Simon Roberts, chief operating officer at McLaren Racing: “Compared to most automotive industries, we do ourselves every year what most big automotive companies will do every three to five years.” The racing season ends in November, but teams will start the design of a new car in September. By December the team has designed the 16,000 components that must be manufactured for the new car. In February, the first car is being built. Roberts again:
“Once we have built the car and start testing and racing it, we change the car about once every 10 minutes. Every 10 minutes we get a new CAD drawing out. That is a kind of relentless upgrade of everything. Normal carryover from year to year of about 3–10 percent is typical. But by the time we get to the end of the year, it is about 0 percent. The entire car is new.”
It’s Smart Manufacturing.
Today, it’s not unusual for a design team to create a product, then throw it over the wall to the manufacturing engineers, who throw it over the wall to the production personnel, who then push it out to product testing and eventually to the customer. Each part of the process is siloed, and there’s rarely a formal feedback loop. In Smart Manufacturing, designers, manufacturing engineers, and production personnel all participate in the creation of a detailed 3D model and this “digital twin” is evaluated through simulation, both on its performance and ease of manufacture.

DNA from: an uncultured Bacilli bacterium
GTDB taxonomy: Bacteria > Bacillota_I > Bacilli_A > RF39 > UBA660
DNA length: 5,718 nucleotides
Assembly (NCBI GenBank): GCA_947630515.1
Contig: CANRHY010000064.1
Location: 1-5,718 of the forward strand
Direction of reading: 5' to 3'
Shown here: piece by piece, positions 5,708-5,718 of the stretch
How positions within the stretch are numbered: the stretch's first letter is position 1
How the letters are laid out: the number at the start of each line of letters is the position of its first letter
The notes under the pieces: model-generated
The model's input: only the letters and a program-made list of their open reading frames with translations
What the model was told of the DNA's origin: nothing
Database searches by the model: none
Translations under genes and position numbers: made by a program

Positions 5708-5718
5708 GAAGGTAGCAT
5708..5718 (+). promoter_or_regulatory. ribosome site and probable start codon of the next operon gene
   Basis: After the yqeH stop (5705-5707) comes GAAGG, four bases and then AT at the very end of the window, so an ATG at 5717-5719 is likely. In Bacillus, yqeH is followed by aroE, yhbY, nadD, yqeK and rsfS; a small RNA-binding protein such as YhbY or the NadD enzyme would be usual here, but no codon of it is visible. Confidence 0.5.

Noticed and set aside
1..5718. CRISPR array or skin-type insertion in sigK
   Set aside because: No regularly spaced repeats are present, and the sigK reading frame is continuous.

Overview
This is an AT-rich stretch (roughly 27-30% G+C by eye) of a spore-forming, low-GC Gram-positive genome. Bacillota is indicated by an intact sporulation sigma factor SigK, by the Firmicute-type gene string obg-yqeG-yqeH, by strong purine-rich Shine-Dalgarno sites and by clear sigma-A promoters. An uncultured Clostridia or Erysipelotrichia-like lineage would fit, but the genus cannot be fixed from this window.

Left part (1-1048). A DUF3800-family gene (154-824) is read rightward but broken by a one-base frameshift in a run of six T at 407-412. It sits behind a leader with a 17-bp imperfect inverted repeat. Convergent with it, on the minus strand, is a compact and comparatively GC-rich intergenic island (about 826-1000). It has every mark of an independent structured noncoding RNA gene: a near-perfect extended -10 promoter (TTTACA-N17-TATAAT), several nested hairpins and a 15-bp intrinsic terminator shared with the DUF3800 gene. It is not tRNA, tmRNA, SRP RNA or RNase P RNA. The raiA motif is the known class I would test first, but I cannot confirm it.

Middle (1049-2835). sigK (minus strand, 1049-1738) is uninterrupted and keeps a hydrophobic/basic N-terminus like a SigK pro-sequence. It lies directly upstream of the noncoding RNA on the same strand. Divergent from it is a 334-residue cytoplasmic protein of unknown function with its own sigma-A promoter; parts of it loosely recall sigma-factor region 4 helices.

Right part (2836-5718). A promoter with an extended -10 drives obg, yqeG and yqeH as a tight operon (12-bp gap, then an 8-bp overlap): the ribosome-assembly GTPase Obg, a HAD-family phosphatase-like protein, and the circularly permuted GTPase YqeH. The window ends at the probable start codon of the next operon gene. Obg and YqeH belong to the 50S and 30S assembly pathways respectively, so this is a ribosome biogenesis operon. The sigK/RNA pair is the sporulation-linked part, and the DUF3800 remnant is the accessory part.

And today, for the most part, we must put the experts and the physical product in the same location to troubleshoot issues of design, performance, and production. However, the digital twin and its manufacturing processes (also a twin) can be evaluated by experts anywhere in the world and improved upon literally in process. Once individual components are built, the actual performance can be tested and compared to the digital simulation and the simulations refined. It’s a continuous feedback loop and the continuous digital track of the component from design through manufacture and performance is called a digital thread.
McLaren Racing doesn’t sell cars or components to customers, but they do track each component from raw material through manufacturing to installation on the car. And, of course, they continue to collect data on the components as the race car is driving. Roberts:
“. . . our two race cars are actually stock locations on the system. So if you sat and watched our stock system on a race weekend, you can actually see parts booking onto the car or off of the car as mechanics make changes at the track. That also auto-records mileage, the number of starts, the time that part has been on a car to make sure that no part exceeds its life span or design limits. It is a bit like aircraft from that point of view.”
Before McLaren even gets to the track, they run digital twin models of the car around the track, testing nearly every mechanical and aerodynamic variable. Once the digital twin has been optimized, the driver steps into the simulation, rehearses his performance, and further tunes the twin to his style and preference. Those settings are folded into the racecar, and tested again on the practice and qualifying days before the race.